NURS 6052: Essentials of Evidence-Based PracticeFrank BashumikaWalden UniversityApril 10, 2019Week 7 ” Initial Discussion Post Qualitative Research DesignsQualitative research has been defined as an in-depth naturalistic examination of social phenomena (Sherman and Webb, 1988). According to Ely et al (1991), qualitative’ implies a direct concern with experience as it is lived’ or felt’ or undergone’ Qualitative research, then, has the aim of understanding experience as nearly as possible as its participants fee it or live it. The qualitative research directly focuses on peoples’ experiences in their day to day lives.
Several qualitative research study designs exist: grounded theory, ethnographic, narrative or descriptive, historical, case studies, and phenomenology.Qualitative and mixed methods research, although low on evidence, provides useful insights into healthcare issues and questions as it generates rich information and data that may not be possible to get from a pure quantitative study (Laureate, Producer, 2012l).
This discussion will analyze a published research study that was conducted with one of these qualitative research study designs. Selected ArticleCrane, S.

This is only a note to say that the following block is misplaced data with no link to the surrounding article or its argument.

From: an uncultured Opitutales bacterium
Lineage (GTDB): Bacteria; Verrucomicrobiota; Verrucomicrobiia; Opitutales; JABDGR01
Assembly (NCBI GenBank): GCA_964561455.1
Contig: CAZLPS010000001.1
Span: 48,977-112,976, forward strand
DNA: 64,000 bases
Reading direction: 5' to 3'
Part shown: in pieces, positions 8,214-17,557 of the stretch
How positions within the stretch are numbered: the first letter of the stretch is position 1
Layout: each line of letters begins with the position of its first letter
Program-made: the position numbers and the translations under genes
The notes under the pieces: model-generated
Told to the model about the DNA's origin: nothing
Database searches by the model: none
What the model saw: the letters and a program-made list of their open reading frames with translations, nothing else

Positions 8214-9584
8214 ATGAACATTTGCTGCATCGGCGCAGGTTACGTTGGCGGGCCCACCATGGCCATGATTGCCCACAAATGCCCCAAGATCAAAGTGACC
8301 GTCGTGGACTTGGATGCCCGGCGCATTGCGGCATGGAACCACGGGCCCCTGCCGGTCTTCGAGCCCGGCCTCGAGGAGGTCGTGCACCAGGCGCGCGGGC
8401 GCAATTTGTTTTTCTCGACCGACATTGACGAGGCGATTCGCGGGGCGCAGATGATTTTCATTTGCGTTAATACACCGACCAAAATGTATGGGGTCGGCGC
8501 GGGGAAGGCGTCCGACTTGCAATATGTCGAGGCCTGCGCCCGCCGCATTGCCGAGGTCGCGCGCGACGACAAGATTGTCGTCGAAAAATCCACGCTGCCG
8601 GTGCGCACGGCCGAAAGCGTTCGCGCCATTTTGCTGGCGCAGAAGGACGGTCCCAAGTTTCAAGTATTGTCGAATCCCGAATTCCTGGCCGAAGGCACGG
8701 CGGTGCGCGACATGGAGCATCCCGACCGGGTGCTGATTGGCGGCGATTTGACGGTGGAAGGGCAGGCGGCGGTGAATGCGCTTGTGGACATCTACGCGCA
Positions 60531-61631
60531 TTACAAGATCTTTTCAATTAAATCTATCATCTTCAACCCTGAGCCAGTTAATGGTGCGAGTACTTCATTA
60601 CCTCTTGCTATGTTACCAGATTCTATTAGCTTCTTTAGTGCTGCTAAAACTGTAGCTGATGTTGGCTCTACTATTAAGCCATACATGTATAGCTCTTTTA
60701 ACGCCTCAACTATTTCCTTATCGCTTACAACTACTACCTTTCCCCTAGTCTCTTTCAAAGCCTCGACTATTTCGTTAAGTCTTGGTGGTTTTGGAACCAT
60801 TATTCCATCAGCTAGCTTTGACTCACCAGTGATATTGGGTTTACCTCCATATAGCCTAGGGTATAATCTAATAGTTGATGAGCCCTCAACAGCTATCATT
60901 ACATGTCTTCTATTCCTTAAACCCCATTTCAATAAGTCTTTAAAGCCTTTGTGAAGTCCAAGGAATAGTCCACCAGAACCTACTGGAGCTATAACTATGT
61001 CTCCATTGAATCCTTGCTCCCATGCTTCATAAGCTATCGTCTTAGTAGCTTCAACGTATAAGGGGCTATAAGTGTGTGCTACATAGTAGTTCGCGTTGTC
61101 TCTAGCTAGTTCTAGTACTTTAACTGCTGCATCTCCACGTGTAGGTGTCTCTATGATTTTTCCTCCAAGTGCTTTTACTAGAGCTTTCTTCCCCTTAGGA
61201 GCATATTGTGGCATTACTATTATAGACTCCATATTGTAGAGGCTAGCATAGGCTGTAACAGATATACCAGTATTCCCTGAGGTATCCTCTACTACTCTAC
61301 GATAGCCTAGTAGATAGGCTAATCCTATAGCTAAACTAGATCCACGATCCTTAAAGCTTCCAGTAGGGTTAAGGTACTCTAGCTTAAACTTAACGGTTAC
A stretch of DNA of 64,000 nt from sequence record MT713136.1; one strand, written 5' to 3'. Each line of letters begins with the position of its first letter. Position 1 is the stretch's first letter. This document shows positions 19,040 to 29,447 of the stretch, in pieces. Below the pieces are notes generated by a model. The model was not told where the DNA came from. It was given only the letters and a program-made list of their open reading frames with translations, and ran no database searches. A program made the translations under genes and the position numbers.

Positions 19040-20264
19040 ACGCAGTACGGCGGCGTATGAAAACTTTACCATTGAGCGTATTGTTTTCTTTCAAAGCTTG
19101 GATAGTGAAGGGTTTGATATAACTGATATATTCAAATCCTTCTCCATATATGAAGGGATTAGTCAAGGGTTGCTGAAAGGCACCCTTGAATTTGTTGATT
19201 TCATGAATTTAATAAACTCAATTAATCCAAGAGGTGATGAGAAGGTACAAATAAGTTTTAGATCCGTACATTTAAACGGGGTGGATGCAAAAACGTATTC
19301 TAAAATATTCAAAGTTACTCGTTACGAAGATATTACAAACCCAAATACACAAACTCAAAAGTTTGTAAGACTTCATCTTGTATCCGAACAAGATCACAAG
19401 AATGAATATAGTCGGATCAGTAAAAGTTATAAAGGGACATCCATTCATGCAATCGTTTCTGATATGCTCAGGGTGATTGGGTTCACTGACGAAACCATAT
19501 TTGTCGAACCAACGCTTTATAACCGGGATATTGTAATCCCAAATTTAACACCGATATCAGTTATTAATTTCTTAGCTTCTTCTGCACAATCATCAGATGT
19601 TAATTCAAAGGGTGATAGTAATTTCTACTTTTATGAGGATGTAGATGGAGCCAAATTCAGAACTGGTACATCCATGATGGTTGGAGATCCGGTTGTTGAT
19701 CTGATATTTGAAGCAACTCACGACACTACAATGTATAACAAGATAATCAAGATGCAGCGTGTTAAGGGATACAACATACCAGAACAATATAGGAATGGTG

, Haase, J.E., and Hickman, S.E. (2018). Parental experiences of child participation in a phase I pediatric oncology clinical trial: We don’t have time to waste. Qualitative Health Research Journal, 29(5): 632-644. Content SummaryConducted in the Midwest United States between March and December 2016, the study involved a sample of 12 participants, parents of children with cancer who had participated in PITs. The sample size was not pre-determined but was deliberately allowed to go on until data analysis yielded thematic redundancy, or what Dr. Kristen Mauk refers to in this week’s media as data saturation ” when participants keep saying the same thing over and over again (Laureate, Producer, 2012l). This was typical of phenomenological studies (Crane, Haase, and Hickman, 2018; Polit & Beck, 2017). Sampling, however, deliberately included both the parents who had had positive and those who had had negative PIT outcomes. After a pilot interview with one parent, the main study was undertaken involving parents who were recruited from two pediatric academic centers in Midwest US and parents who were recruited from national childhood cancer support and advocacy groups. The study was carried out mainly through phenomenological interviews with open-ended questions that provided clear, rich, and description of participants’ experiences (Crane, Haase, and Hickman, 2018). Interviews were audio-recorded and professionally transcribed. Follow-up calls were made to participants after which the participants completed a demographic form electronically. The data were qualitatively analyzed with some statistical presentation. The study found that participants were mainly concerned about time as their child underwent PIT; they did not have time to waste. It was found that PIT participation fostered parents’ hope against their children’s cancer even though parents were realistic in their expectations of direct benefits from PIT participation. Only one of the participants had a negative perspective of the PIT. Parents did not regret their child’s participation in PIT and would be willing to encourage other parents to consent to their cancer-stricken child’s participation in PITs. PIT researchers and pediatric oncologists would find the study findings encouraging. The study was limited by the lack of racial, ethnic, social, and gender diversity.Qualitative Research Design UsedThe qualitative research design used in the study under discussion is descriptive phenomenology as the study was aimed at describing the meaning of experiences lived by parents of children with cancer who had undergone phase I clinical trials (P1Ts). Appropriateness of the DesignPhenomenology design was appropriate for the study under consideration because the design is best suited to a study that requires information directly from subjects who are living or experiencing the phenomenon under investigation (Padilla-Daz, 2015). How Ethical Issues in the Study were AddressedOn the question of whether it is ethical for children to be subjected to PITs, the researchers felt that experiences of participants in the trials should be understood even as they acknowledged that no studies had been done on PIT consenting in children.Parents whose children had died within 60 days were excluded.Parents had to be above 18 years of age and had the capacity to consent to their participation in the study.The institutional research board approved the study prior to screening and enrolling subjects.Experienced pediatric oncology clinical research professionals were involved in recounting participants.How Study would have been Different with a Quantitative DesignThe difference between quantitative and qualitative is that numeric data is the focus in the former and a deeper understanding and description of subjects’ experiences is the key focus of the latter (Cleland and Durning, 2015). If the quantitative design were used, the collection of data would have been through structured questionnaires as opposed to semi-structured interviews. The study would have generated numeric data which would have been analyzed statistically rather than thematically. ReferencesCleland, J.A. & Durning, S.J. (2015). Researching medical education. Hoboken, NJ: John Wiley & Sons.Crane, S., Haase, J.E., and Hickman, S.E. (2018). Parental experiences of child participation in a phase I pediatric oncology clinical trial: We don’t have time to waste. Qualitative Health Research Journal, 29(5): 632-644. M., Anzul, M., Friedman, T., Garner, D., and Steinmetz, A.M. (1991). Doing Qualitative Research: Circles within Circles, London, FalmerLaureate Education (Producer). (2012l). Qualitative and mixed methods research designs. Baltimore, MD: Author.Polit, D.F. & Beck, C.T. (2017). Nursing research: Generating and assessing evidence for nursing practice (10th ed.). Philadelphia, PA: Wolters Kluwer.Sherman, R.R., and Webb, R.B. (1988). Qualitative Research In Education: Focus and Methods (Explorations in Ethnography). RoutledgePadilla-Daz, M. (2015). Phenomenology in educational qualitative research: Philosophy as science or philosophical science? International Journal of Educational Excellence. 1(2): 101-110. Accessed on April 9, 2019, at HYPERLINK “